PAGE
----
Thursday, December 14, 2006

A holiday gift

I am posting an email sent by one of our doctors to his colleagues in our Ob/Gyn department this past week. (He said it would be all right.) I think it is beautifully written. 'nuf said:

Subject: Holiday Greeting

As we get closer to the beginning of the December holidays, I want to wish everyone a wonderful holiday season. I also want to take the opportunity to relay to everyone a personal experience that I recently had and how it helped me have a new perspective on my role as an Ob/Gyn. I hope not to offend anyone by what they may see as an inappropriate use of this e-mail forum, or may see this as a bit self indulgent. If you do, I take no offense, and feel free to click the delete button and move to your next e-mail. If you wish to read, continue on.

Some of you know that I attended a wedding this past weekend. Now, we have all been to weddings, some of us can even remember our own wedding. This one had the usual trimmings of outlandish outfits and outlandish behavior. And of course, it had the usual consumption of various types and quantities of libations. However, the wedding stands out as something special because of the emotional issues that the bride and groom brought together under the wedding canopy. The bride was widowed on 9/11. Her husband had been a passenger on one of the flights that was crashed into the Twin Towers. At the time, she was pregnant with her third child, and delivered that child the following spring here at BIDMC. Every time I have been in the presence of this women I have been truly amazed at how she has dealt with this incomprehensible tragic loss, and how since 9/11 she has created a warm and loving environment for her children. What she has done with her life since this loss goes beyond inspirational (see, but what she did this weekend is the ultimate goal a person can have when dealt with such a loss as hers. She and her new husband have brought love, happiness, and the thirst to enjoy life into her soul once again. I would imagine this would be my most difficult accomplishment if faced with a tragedy such as hers. At the wedding she talked openly about her loss, as well as her rediscovered love, and I feel blessed that I was able to be a witness to such a beautiful moment.

I thought about my own little meaningless personal battles that I have every day, and the battles we all face both in our professional and personal lives. The struggle to balance family and career, and trying to find ways to pay the bills. In our professional and personal lives, we all deal with loss on a daily basis- infertility, miscarriage, recurrent miscarriage, still births, birth defects, cancer, and the list goes on. We face many obstacles in our goal to keep a positive attitude -- angry patients, ungrateful patients, emotionally unstable patients, anxious patients, pissed off colleagues, depressed colleagues. It becomes too easy for us to become a scientist to our patients and not health care providers, keeping us emotional detached from ourselves as well as the needs of our patients.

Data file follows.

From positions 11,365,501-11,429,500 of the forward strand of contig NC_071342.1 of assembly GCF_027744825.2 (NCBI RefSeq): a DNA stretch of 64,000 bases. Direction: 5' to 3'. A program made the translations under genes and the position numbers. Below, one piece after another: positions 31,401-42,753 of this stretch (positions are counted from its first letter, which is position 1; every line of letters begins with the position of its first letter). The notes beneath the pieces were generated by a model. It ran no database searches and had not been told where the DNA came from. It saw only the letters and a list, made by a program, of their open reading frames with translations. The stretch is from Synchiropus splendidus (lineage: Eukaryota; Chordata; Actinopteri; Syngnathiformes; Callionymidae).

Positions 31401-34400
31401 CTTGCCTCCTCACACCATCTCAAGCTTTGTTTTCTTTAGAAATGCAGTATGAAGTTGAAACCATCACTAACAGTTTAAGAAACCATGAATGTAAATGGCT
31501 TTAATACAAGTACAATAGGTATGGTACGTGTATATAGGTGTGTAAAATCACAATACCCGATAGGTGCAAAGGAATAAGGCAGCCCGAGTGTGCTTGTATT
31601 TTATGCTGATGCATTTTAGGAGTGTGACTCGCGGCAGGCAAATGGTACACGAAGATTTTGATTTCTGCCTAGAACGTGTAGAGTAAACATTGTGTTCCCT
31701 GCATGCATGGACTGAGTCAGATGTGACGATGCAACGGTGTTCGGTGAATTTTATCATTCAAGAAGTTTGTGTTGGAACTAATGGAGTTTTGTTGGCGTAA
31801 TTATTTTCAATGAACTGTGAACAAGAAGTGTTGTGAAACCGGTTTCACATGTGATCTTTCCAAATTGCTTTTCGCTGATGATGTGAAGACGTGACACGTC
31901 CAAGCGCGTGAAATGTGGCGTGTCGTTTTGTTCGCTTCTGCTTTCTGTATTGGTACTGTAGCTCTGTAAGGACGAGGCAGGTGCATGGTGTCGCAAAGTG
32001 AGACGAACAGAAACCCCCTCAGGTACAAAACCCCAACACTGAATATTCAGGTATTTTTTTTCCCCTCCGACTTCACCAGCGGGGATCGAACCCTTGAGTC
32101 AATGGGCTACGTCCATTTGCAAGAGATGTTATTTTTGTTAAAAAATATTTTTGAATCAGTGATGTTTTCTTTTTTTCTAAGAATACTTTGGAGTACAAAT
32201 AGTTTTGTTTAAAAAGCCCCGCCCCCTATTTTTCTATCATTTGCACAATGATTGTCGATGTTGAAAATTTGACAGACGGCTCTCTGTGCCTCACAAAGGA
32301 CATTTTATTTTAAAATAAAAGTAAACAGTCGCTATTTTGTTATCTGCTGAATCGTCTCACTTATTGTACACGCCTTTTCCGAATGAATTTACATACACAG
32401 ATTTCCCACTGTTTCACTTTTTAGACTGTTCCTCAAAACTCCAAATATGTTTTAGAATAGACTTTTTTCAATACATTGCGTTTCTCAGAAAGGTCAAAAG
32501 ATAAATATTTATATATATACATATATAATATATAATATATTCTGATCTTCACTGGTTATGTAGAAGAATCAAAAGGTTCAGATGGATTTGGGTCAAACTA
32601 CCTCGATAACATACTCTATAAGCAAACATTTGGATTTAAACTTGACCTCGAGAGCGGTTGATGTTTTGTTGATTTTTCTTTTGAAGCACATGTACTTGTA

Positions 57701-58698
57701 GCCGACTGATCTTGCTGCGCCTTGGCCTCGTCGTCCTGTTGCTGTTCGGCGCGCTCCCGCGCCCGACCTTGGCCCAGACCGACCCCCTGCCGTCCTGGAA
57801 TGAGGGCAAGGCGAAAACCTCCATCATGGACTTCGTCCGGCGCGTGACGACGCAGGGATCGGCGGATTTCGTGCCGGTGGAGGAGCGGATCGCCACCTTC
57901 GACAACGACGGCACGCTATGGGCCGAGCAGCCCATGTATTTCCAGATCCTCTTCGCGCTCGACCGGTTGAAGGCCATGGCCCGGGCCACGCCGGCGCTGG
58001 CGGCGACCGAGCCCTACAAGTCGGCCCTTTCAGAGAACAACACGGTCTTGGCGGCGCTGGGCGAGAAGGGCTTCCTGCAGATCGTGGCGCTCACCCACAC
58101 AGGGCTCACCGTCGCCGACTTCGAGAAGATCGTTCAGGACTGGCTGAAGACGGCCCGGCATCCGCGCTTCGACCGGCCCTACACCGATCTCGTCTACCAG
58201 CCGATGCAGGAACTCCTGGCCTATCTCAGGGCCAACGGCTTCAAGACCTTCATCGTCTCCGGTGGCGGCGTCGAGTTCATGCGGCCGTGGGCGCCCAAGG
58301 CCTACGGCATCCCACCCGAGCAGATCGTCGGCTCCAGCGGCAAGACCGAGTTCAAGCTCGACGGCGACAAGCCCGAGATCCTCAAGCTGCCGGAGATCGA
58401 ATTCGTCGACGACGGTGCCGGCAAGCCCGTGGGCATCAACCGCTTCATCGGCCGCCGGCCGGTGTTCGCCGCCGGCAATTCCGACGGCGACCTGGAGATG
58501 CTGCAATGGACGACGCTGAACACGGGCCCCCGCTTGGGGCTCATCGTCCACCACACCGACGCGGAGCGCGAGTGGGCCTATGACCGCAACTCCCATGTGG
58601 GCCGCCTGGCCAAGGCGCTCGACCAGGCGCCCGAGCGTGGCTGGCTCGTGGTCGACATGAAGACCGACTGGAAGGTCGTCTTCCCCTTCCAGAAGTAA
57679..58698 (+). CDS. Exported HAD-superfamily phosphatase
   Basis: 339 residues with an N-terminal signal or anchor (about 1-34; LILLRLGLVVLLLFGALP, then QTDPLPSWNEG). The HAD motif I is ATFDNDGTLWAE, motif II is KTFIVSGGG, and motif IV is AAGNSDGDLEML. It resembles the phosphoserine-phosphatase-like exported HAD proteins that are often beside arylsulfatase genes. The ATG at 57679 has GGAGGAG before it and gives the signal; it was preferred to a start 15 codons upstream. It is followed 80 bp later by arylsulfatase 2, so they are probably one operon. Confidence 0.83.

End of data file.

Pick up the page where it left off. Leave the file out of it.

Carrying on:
But for some reason, we have chosen this profession, or maybe let the profession chose us. And this profession gives us a tremendous gift. The gift to give something of ourselves to other people. Each day we are given at least one moment to realize how lucky this gift is. Sometimes it is obvious such as when we get a good baby after a month in the hospital on bedrest, or sometimes small such as when a colleague or patient says a simple thank you. We have been given the gift of being able to help people through some of their most difficult, frightening, and tragic moments. We help them with our skills, our insight, and our kindness. And then we are given the bonus gift of being able to witness one their most joyous moments, the birth of their children. I have an opportunity each day to recognize the value I add to other peoples lives, and if I can recognize that value it can help me get through the rest of the crap I face on a daily basis. I can fill part of my soul with the joy people feel when I help them, and then incorporate that joy into my interactions with the world around me.

And so this is the gift I give to myself this holiday season. The gift to continue to enjoy the profession I have chosen for my life, and how valuable it is to those around me as well as to myself.

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